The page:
• "The mother Teressa series (1979) was most important in the way it was conceived for it went back about 15 years when I was working on the church with Charles Correa with the stained glass effect dedicated tro Cimabue. I was deeply influenced by Byzantine art, relationships of Araperies robes, the folds very much stick in me, So when I thought of expressing Mother Teressa, these ideas came to my mind,. The mother theme was very deep rooted for me, given my own loss at an early age." The contradiction and inconsistencies of our civilization are revealed pictorially by the juxtaposition of masses of colour, and a complex symbolism which is a synthesis of traditional and modern mythology. The amorphous colours and complex masses of Hussain's earlier pictures have undergone a rigorous discipline resulting in simplicity. It is a development which springs from a recognition of the materials he uses.
  • "The mother Teressa series (1979) was most important in the way it was conceived for it went back about 15 years when I was working on the church with Charles Correa with the stained glass effect dedicated tro Cimabue. I was deeply influenced by Byzantine art, relationships of Araperies robes, the folds very much stick in me, So when I thought of expressing Mother Teressa, these ideas came to my mind,. The mother theme was very deep rooted for me, given my own loss at an early age." The contradiction and inconsistencies of our civilization are revealed pictorially by the juxtaposition of masses of colour, and a complex symbolism which is a synthesis of traditional and modern mythology. The amorphous colours and complex masses of Hussain's earlier pictures have undergone a rigorous discipline resulting in simplicity. It is a development which springs from a recognition of the materials he uses.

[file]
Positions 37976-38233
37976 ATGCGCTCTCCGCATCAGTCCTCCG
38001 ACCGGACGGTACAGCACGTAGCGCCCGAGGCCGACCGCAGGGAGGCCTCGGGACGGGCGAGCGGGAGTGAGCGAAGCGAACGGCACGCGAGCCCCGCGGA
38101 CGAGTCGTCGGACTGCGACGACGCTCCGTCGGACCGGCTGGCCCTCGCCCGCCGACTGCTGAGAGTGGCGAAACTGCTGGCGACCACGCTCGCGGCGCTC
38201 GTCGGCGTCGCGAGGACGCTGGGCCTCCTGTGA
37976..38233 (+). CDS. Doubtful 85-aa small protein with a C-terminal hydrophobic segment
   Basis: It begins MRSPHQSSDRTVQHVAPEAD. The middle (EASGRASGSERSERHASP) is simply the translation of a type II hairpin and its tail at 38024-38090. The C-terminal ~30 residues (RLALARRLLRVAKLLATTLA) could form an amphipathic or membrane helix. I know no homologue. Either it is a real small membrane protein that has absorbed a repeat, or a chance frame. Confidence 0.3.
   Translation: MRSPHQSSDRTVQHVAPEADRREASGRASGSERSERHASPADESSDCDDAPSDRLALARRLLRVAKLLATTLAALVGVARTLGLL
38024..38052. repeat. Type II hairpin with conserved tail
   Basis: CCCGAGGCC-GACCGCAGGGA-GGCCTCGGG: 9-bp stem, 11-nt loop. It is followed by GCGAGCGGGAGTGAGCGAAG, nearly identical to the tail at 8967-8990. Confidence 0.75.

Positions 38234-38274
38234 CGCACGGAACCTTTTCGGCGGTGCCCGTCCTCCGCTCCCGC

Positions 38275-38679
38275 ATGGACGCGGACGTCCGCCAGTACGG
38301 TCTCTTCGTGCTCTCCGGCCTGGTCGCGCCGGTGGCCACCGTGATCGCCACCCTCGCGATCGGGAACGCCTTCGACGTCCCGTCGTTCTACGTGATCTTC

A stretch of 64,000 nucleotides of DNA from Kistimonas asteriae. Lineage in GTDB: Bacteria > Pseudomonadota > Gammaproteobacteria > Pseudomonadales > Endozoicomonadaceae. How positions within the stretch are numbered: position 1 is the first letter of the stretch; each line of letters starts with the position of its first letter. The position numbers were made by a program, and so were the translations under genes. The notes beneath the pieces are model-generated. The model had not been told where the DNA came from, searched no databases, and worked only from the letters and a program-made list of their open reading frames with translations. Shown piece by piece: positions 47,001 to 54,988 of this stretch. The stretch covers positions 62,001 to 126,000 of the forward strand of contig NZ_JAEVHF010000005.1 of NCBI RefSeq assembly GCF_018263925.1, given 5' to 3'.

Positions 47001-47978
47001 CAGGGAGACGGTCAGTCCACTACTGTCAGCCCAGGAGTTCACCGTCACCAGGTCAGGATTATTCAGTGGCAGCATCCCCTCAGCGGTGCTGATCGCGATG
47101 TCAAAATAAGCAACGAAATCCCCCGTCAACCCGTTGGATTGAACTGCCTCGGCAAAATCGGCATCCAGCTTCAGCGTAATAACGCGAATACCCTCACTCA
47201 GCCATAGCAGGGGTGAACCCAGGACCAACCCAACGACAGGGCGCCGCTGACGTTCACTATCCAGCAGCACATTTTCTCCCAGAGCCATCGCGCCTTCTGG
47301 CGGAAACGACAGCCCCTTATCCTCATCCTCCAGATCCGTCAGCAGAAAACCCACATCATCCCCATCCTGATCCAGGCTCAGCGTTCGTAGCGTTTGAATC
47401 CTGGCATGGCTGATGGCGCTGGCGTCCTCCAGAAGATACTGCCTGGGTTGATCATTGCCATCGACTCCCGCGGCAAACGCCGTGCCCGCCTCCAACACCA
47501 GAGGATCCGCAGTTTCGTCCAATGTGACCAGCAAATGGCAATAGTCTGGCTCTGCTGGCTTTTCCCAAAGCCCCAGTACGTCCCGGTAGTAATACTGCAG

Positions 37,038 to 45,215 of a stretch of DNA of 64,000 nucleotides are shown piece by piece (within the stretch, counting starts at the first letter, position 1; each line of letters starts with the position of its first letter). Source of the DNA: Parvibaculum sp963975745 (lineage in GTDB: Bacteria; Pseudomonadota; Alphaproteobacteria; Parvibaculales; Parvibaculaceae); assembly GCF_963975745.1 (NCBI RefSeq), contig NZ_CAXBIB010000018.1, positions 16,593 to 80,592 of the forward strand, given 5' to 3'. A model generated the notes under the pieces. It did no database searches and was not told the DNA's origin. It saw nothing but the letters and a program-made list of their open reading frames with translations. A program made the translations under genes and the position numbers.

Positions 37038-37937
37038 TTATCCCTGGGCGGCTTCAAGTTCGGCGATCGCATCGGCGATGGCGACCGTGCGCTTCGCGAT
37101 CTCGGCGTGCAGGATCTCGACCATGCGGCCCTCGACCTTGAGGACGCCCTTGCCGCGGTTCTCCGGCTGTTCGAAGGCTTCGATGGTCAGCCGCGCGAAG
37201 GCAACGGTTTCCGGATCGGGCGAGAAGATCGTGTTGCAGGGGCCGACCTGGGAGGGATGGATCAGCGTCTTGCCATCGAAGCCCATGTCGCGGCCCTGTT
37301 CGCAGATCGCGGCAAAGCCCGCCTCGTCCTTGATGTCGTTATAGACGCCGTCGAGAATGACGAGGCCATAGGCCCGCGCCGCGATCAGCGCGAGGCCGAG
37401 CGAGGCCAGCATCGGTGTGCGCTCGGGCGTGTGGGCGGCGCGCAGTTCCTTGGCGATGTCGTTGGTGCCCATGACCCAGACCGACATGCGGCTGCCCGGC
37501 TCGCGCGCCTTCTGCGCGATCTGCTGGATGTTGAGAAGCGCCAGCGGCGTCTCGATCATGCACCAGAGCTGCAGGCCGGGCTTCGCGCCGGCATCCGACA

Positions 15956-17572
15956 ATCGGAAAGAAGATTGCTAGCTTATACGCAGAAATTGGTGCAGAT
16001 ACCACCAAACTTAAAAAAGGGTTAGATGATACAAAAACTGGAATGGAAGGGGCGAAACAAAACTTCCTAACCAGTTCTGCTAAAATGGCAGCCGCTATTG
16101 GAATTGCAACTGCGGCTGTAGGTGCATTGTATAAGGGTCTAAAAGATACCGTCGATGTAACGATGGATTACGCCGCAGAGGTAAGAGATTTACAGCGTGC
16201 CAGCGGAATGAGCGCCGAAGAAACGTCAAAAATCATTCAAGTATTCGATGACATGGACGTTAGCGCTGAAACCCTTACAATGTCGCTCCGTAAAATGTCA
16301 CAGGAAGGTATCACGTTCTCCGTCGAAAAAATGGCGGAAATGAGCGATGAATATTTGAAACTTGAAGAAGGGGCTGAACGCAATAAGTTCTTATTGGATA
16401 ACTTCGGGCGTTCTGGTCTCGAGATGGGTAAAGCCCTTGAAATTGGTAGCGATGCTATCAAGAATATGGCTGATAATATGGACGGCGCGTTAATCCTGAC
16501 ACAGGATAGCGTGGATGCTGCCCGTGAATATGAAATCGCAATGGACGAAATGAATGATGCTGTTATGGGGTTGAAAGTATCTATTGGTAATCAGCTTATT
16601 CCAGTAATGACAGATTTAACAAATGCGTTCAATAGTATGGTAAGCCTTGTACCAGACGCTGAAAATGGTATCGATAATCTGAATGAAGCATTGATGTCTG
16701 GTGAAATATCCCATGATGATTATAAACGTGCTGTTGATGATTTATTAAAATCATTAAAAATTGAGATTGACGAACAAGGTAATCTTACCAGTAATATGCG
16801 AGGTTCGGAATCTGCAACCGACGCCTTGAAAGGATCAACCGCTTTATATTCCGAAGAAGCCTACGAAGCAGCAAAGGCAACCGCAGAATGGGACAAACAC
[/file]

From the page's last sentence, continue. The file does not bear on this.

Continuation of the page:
• Devyani Krishna's introspection did not demand the use of socially relevant comments or the figurative idiom. Her printmaking journey reflected a rare feminine attempt to fuse the ancient symbolism of various religions with the contemporary demand of self-awareness and its scientific inclinations. This print is part of a series called 'Allah', where she abstracted the calligraphic use of the Persian letters, to create a form to an aniconic religion.
  • Haren Das was born in a small town called Dinajpur in, what is today Bangladesh, but was trained in Graphic arts in Kolkata. He worked as a teacher, and introduced line engraving and etching into the art curriculum of the Government College of Arts and Crafts, thus laying the foundation for print making and graphic art education in India. Most of his works, especially his woodcuts and engravings, captured rural, pastoral Bengal, or laborers and the farming community at work. Despite using restrain and economy, Das has managed to offer a glimpse of a Bengal that no longer exists. Most of his work is a nostalgic reflection into a childhood and a youth spent at Dinajpur. In his works, the artist depicts man as part of nature, an individual who lives in harmony with the elements surrounding him.
  • The practice of printmaking as a fine art medium gained immense popularity with the establishment of Kala Bhavan founded by Rabindranath Tagore in 1919, wherein new styles of printmaking were explored through an organization called the 'Bichitra Club'. A prominent member of this club was artist Mukul Chandra Dey, who was the first Indian artist to go abroad in the 1920's to learn graphic art. Indian painter-engraver Mukul Chandra Dey, was an important personality of his time. A student of Santiniketan School during the early years of the 20th century, he left his mark as a pioneer of dry point-etching in India. Having interacted closely with such Japanese masters as Yokoyama Taikan, Shimomura Kanzan, his skill with lines, and familiarity and exposure with Eastern printmaking traditions such as the Ukiyo-e prints, widened. Dey used the copper plate, and print surfaces like a sketch book, which he would re work at a later stage and make prints of. Some of the thematics that recur in his work are rural landscapes, mythical narratives, festivals, and the indigenous people of Bengals; the Santhals. His prints of people often capture the graceful movement of limbs, and have been referred to as rather idyllic and romantic. His landscapes though are exquisitely portrayed spaces, always maintaining an ambivalence between man and nature, real and mythical.